The group were from Grosse Pointe in Michigan. They consisted of Arnie DeClark on rhythm guitar, Dave Fermstrum on organ, Bill Montgomery on bass, Tim Shea on lead guitar and Chip Steiner on drums. According to the Garage Hangover website, the owner of the Detroit Sound label they began releasing records on was the drummer's father Irv Steiner, a mightily convenient connection that presumably enabled them to put out rockers like this one on a label usually reserved for proper soul releases. Sometimes nepotism can work out well for all of us.

3 July 2019

Simon Groom - Can't Help Falling In Love/ Goldie

























Rather poor cover of the classic song by ex-Blue Peter presenter Groom.

Label: Own label
Year of Release: 1992

If any moderately famous television personalities happen to be reading this blog, here's a little bit of advice for you - if you've recorded a track, and it's not for charity, and you can't get any record company interested in it, even though they surely know that it's guaranteed at least some publicity... well, forget it. You've clearly become far too invested in the process to understand something that's crystal clear to them, which is that nobody is going to care. Once you've blown a wad of notes on recording studio time it might feel wasteful, but releasing the thing on your own label and paying for the marketing and distribution out of your pension savings almost never results in a return. Just ask Tom Watt, aka Lofty off "Eastenders".

The enthusiastic, lovable Blue Peter presenter Simon Groom's cover of "Can't Help Falling In Love" is possibly one of the more baffling examples of such a vanity disc. Issued on his own label in 1992 in a high-gloss, full-colour sleeve and available in a variety of formats (a friend of mine bought the cassingle version as a joke birthday present for someone) it was clearly no low-budget undertaking. The recording itself is also clearly not the work of slackers, featuring up-to-the-minute Stock Aitken and Waterman-esque basslines, juddering rhythms and synth-trumpet fanfares. Anti-pop musos may find it somewhat "plastic" sounding, and it does veer close to elevator music at times, but it's certainly not unpolished. In the promotional appearance Groom made to plug the single on "Blue Peter" (which you really do need to watch) he was even accompanied by accomplished, smiling dancers, choreographed within an inch of their lives and doing their best to present it as a serious piece of work.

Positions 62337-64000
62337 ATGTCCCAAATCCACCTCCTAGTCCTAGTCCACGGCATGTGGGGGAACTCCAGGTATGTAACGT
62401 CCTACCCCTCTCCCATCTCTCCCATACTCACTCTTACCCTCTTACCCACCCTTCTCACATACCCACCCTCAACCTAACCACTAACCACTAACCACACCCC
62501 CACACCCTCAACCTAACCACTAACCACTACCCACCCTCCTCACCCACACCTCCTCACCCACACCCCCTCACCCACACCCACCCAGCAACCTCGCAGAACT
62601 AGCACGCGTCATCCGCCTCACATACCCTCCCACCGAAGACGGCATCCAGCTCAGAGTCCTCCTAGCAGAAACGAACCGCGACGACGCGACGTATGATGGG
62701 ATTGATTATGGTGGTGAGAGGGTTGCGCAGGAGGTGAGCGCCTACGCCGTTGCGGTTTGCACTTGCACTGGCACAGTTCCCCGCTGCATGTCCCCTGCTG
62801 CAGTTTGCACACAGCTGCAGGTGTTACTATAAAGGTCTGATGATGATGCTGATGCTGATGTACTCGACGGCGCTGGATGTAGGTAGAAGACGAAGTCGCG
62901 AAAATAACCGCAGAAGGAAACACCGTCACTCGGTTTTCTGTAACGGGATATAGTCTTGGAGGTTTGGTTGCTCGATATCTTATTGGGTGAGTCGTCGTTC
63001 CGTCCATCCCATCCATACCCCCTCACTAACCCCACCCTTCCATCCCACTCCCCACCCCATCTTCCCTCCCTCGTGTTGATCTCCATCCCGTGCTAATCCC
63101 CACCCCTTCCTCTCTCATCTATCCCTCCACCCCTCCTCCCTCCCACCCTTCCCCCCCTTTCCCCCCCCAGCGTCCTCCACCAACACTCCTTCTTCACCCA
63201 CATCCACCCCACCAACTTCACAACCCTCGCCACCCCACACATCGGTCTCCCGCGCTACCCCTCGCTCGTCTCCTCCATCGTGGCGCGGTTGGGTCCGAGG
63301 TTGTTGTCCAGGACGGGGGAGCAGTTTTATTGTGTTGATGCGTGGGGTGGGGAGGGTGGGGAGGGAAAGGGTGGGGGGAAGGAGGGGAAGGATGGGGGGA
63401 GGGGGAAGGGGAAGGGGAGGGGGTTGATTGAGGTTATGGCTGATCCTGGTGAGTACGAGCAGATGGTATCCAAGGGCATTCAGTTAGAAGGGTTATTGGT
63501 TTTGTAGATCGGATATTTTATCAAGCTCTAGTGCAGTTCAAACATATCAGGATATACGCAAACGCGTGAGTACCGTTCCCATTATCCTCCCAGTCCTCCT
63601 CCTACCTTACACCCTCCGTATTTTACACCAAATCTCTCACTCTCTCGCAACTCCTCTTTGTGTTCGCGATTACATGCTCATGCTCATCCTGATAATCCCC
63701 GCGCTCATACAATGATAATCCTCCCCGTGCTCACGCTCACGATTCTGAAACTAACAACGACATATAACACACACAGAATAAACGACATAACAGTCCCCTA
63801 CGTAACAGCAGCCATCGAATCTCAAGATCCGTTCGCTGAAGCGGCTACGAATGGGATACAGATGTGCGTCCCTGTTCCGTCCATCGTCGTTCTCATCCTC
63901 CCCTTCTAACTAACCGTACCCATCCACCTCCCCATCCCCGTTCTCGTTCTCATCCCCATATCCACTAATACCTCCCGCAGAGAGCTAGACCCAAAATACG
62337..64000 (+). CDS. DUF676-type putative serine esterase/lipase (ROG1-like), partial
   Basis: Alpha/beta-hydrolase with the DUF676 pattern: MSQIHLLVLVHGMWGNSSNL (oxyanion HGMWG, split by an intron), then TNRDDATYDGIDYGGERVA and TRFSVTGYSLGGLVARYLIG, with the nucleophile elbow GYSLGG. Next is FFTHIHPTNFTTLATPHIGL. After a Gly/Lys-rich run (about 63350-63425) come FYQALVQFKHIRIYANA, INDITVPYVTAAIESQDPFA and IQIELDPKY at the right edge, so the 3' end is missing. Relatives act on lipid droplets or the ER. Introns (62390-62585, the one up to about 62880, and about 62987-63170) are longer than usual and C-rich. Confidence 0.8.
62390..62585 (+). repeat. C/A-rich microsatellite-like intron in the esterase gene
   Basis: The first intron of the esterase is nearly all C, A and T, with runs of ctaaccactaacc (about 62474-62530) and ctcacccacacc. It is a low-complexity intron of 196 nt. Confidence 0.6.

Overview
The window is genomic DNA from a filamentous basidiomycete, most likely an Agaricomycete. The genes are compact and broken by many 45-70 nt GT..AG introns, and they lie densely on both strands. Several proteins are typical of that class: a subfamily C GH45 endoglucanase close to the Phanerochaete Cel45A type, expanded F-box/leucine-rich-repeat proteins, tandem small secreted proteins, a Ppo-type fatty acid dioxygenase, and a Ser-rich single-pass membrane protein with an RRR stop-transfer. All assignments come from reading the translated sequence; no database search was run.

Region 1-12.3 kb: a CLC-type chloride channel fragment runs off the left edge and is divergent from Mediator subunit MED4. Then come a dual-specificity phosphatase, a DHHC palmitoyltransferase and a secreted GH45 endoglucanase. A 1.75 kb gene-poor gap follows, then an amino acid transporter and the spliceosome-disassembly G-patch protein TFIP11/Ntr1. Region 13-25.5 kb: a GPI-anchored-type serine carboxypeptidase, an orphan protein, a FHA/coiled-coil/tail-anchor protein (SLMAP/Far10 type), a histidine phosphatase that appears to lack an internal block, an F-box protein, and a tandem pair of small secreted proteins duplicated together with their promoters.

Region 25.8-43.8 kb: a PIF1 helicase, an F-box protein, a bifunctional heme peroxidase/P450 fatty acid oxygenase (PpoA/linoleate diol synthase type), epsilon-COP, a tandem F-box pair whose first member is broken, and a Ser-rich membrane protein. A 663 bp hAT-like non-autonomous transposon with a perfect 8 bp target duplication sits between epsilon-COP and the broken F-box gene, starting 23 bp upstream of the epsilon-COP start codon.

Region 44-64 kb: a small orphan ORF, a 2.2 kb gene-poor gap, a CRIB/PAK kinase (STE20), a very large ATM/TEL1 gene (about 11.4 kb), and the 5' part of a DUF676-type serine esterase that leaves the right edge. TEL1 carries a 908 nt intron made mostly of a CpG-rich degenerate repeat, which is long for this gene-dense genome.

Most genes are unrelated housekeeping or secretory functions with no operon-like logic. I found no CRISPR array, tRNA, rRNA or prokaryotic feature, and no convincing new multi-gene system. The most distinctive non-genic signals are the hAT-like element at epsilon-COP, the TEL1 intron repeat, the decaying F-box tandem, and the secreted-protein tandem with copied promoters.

The problems really begin and end with Groom's vocals. They're frail and periodically out of key, and not in the charming, authentic or frail way Bernard Sumner, Robert Smith or Jarvis Cocker all occasionally manage. There's no anger or fragility here, no folkish earthiness. When his voice wobbles out of key, it's always because he's straining hard to hit the right notes like a Las Vegas pro and falling short. It's like a bar-room karaoke performance that almost gets it right, but doesn't quite make it over the line. He hasn't accepted his limitations or found his true singing voice, and a few more lessons prior to getting into the recording studio booth might have elevated this single from "bad" to "surprising but unremarkable".

Groom had appeared performing Elvis Presley numbers on "Blue Peter" before, and was known for being a huge fan of the man. At the point of the release of this record, he said that it had always been his ambition to release an Elvis tribute record. With this, it got ticked off his bucket list, but it didn't find an audience despite his efforts. Perhaps in the end, that didn't matter all that much to him.